Vascular gas embolism contributes to cerebral dysfunction in over 300,000 cardiopulmonary bypass patients in the US annually. Transient and permanent brain abnormalities occur. These include reduced cognitive function, speech and speech processing impairment, and diminished or lost orientation. All are consistent with episodes of therapy-induced stroke. Gas embolism is pervasive in medicine, with at least two unavoidable key triggers associated with bypass: bubble nucleation in oxygenator membranes and blood degassing triggered by rapid warming of cooled patient blood. Our research is first directed at developing an understanding of the key, as yet undefined, molecular mechanisms inciting injury, including the initiation of pathological processes in response to blood and blood vessel contact with gas bubbles. Embolism bubbles induce derangements of endothelial cell barrier function, calcium homeostasis and cell death. Bubbles promote clot formation, cellular activation, and adhesion events. Identification of the molecular basis of pathophysiological responses provides insights and opportunities for therapy. Our second research goal is to develop chemical interventions to reduce tissue injury from gas embolism. By identifying chemical agents that attenuate or eliminate these pathological processes, the risks of unregulated stroke events after extracorporeal blood oxygenation may be better prevented or controlled.
Four specific aims are proposed:
Aim 1 In vivo experiments with rats having gas embolism-induced brain injury to evaluate dose-dependent neuroprotection using a surfactant as a chemical based intervention.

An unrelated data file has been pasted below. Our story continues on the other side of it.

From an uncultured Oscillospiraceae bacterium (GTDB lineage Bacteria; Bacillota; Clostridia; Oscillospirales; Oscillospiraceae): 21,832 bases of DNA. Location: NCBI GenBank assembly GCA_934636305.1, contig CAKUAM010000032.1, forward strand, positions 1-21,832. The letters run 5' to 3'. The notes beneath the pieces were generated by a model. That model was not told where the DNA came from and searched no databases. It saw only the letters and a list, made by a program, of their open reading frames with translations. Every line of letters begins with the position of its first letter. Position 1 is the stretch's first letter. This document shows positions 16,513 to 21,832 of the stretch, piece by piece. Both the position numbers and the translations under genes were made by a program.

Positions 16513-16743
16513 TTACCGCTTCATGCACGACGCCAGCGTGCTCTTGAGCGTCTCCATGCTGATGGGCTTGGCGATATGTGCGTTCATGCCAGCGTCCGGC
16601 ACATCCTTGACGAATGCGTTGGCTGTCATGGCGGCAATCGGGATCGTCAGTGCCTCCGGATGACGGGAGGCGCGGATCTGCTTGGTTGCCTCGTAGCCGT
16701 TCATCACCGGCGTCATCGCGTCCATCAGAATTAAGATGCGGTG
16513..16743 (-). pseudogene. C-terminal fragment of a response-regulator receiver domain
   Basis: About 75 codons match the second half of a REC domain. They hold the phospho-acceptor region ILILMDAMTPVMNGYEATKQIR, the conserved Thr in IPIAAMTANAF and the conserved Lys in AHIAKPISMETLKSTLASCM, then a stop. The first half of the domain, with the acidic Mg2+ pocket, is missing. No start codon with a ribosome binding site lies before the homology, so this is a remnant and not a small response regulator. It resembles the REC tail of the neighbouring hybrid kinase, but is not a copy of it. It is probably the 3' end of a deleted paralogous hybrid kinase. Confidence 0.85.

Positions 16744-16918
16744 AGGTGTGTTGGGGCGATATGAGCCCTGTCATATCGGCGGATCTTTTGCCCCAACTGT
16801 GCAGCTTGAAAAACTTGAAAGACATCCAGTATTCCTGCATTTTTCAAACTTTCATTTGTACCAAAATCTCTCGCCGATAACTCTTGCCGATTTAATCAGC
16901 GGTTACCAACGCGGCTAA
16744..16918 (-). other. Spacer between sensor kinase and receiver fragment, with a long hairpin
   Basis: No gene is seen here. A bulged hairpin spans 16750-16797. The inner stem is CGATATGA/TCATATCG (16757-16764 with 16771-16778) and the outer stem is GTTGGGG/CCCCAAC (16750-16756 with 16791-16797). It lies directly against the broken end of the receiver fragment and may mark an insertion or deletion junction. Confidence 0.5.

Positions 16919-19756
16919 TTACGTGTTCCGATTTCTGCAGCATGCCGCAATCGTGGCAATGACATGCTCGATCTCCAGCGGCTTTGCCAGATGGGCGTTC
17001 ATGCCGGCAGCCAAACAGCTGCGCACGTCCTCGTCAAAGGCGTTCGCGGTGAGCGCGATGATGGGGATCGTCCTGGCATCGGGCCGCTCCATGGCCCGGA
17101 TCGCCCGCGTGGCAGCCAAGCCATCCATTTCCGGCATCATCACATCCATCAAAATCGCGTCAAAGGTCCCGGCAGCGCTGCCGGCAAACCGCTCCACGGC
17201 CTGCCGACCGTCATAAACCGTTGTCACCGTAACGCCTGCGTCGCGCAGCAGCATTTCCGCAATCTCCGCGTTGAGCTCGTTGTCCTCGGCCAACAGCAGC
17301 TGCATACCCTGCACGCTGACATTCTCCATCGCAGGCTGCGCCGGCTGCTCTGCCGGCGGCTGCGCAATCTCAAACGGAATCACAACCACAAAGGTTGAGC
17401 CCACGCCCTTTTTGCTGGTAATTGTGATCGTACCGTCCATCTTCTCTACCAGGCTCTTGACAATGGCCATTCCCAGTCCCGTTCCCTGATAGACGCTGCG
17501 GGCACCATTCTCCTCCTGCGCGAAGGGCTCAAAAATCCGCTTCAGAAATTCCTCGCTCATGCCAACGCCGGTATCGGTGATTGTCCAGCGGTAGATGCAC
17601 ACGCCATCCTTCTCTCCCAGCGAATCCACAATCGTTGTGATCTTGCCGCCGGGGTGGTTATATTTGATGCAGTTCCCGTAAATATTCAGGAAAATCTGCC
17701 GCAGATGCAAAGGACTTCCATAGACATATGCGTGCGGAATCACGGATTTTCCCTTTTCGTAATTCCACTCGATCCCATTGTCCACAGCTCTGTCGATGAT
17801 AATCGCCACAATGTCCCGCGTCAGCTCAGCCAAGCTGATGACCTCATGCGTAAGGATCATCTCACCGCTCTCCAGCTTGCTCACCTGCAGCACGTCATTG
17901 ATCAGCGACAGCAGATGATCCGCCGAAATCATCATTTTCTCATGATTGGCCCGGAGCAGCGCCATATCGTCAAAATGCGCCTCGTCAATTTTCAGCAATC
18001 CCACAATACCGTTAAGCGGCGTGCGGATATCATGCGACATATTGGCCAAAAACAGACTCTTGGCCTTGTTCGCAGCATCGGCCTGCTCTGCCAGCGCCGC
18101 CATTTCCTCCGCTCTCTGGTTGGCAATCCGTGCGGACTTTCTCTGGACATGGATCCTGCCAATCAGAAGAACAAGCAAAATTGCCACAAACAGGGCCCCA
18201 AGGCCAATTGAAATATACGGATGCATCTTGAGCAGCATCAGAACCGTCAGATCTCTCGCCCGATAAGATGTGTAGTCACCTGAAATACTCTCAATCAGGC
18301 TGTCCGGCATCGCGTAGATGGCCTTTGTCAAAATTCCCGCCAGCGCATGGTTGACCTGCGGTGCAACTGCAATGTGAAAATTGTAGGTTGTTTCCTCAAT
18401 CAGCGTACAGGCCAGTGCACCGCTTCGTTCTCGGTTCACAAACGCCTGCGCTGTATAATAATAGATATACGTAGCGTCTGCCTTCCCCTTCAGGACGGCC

Aim 2 In vitro experiments with cells (endothelium, platelets) to identify the molecular basis of gas embolism-induced changes in cellular function in human blood and blood vessels and to quantitate effects of a chemical based intervention to reduce pathophysiological responses associated with brain injury (Aim 1).
Aim 3 In vitro investigation of a chemical based intervention in competition with proteins for macromolecular surface occupancy of gas emboli-blood interfaces under controlled and defined biomimetic conditions.
Aim 4 Computationally model chemical reaction dynamics of intravascular gas embolism. We seek to provide fundamental insights into the molecular-mechanical basis of gas embolism related injury as well as protection by pharmacological intervention. This work is the basis for neuroprotection in gas embolism-induced stroke, a persistent, growing health threat without treatment.
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